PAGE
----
In looking at the DCFF’s calendar of events, the fun is easy to spot – there are group dinners on Friday and Saturday, a variety of dance parties all the way from Wednesday through Sunday, and 36 different dancing, singing, and exercise workshops. Everything from ethnic folk dance to contra/square dancing to swing dance is covered, with special singing workshops devoted to Western Bulgarian/Serbian and Eastern European Singing. The festival itself is in many different venues throughout Sister Bay and Ephraim, with the Sister Bay Village Hall and the Ephraim Village Hall being the main location for dances and workshops.

The festival is staffed by some of the best local dance leaders, teachers, and callers in the Midwest and beyond, including cities such as Chicago, Milwaukee, South Bend, Dayton, Omaha, St. Louis, and Winnipeg, Ontario.

Even though he and Bernhard are co-directors, Collins says that it takes a lot more manpower than just the two of them to make the DCFF happen every year.

“I do the majority of the work from my home in Chicago,” says Collins, who not only handles registration but also helps most of the participants find hotel rooms for the duration of the festival. Many of the other tasks for the festival are handled by DCFF’s Planning Committees and Work Scholars. These scholars live all over the Midwest and help carry out every task imaginable – from pre-event planning organization to light accounting work to cleaning the venues before the event.

A full-time scholarship is 10 – 15 hours for the entire weekend, and compensation includes a weekend pass to all events and housing for the duration of the festival.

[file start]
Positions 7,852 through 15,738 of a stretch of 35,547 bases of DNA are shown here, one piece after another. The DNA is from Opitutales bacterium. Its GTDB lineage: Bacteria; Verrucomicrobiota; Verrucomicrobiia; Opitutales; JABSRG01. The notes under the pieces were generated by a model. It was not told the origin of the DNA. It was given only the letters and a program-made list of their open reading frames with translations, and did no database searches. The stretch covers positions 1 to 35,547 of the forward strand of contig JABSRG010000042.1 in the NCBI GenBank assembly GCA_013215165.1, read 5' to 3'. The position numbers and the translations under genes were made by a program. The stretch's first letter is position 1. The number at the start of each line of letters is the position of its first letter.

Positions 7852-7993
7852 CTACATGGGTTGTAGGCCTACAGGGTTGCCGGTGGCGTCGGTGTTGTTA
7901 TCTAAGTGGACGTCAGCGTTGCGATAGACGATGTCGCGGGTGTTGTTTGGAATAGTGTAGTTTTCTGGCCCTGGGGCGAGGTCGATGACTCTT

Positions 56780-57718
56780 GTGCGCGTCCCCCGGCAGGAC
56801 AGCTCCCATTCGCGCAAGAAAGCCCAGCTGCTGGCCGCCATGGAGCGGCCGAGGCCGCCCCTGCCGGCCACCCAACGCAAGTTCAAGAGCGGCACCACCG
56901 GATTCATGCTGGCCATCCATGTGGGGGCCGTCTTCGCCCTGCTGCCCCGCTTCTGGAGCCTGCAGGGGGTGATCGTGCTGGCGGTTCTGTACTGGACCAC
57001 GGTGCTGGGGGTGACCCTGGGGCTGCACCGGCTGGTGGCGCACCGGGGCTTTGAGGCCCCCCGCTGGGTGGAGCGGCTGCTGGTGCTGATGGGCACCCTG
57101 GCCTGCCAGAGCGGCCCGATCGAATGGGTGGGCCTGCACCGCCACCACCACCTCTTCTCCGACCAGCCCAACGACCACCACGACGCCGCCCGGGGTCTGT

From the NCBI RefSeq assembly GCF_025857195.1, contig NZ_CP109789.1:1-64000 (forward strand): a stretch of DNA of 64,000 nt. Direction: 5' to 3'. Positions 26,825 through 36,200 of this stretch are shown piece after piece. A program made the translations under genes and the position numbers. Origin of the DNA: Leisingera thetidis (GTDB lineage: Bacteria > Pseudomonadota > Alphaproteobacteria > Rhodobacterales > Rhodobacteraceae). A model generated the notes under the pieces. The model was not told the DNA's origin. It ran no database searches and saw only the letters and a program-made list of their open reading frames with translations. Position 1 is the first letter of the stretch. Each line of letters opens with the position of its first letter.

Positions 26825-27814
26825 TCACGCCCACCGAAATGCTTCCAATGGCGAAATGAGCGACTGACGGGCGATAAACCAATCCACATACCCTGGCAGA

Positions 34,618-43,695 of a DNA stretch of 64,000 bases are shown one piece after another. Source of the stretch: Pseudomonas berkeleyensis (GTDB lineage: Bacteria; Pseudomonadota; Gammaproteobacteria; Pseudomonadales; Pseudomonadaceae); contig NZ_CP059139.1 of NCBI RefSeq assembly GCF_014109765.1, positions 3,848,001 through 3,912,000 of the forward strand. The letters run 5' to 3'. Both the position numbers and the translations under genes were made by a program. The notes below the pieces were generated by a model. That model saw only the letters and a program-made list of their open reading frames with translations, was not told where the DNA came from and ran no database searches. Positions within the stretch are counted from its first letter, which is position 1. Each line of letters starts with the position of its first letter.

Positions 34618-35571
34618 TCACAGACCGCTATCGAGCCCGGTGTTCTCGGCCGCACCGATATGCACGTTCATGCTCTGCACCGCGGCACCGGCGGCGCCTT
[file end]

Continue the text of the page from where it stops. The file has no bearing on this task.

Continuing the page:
Collins says that the Work Scholar program is what allows the DCFF to run so smoothly. “People take pride in working on the festival,” he says. “Collectively, it’s a great experience for everyone.”

Bernhard agrees. “During our 30 year history, we’ve had folk dancers come from all over the United States and more than two dozen different countries. It’s the dancing that brings all these people together. There’s just something about it that provides a common bond in understanding people.”

For more information about this year’s Door County Folk Festival, visit

Door County Folk Festival

If you’re interested in learning more about the Door County Folk Festival, you don’t have to be registered to take advantage of all of the events. There are many events that are open to the general community:

Friday, July 10:

• 12:30 – 1:30 pm:  Free Community Concert at the Baileys Harbor Town Hall

• 8:30 pm:  Ethnic Dance Party with the Maritza Folk Dance Band and Orkestar Sloboda, Sister Bay Village Hall

• 8:30 pm:  Square and Contra Dance party with The Last Gaspe Dance Band, Ephraim Village Hall

Saturday, July 11:

• 6 pm:  Fish Boil Dinner at the Sister Bay Park. Three seatings at 6 pm, 6:30 pm, and 7 pm, followed by live entertainment and dancing on the Sister Bay Pier.

• 8:30 pm:  Ethnic Dance Party with Maritza Folk Dance Band and Orkestar Sloboda, Sister Bay Village Hall

• 8:30 pm:  Swing Dance Lessons followed by Swing Dance Party, Ephraim Village Hall, $13.

Sunday, July 12:

• 8:30 pm:  Ethnic Dance Party with live and recorded ethnic and international dance music, Sister Bay Village Hall, Free.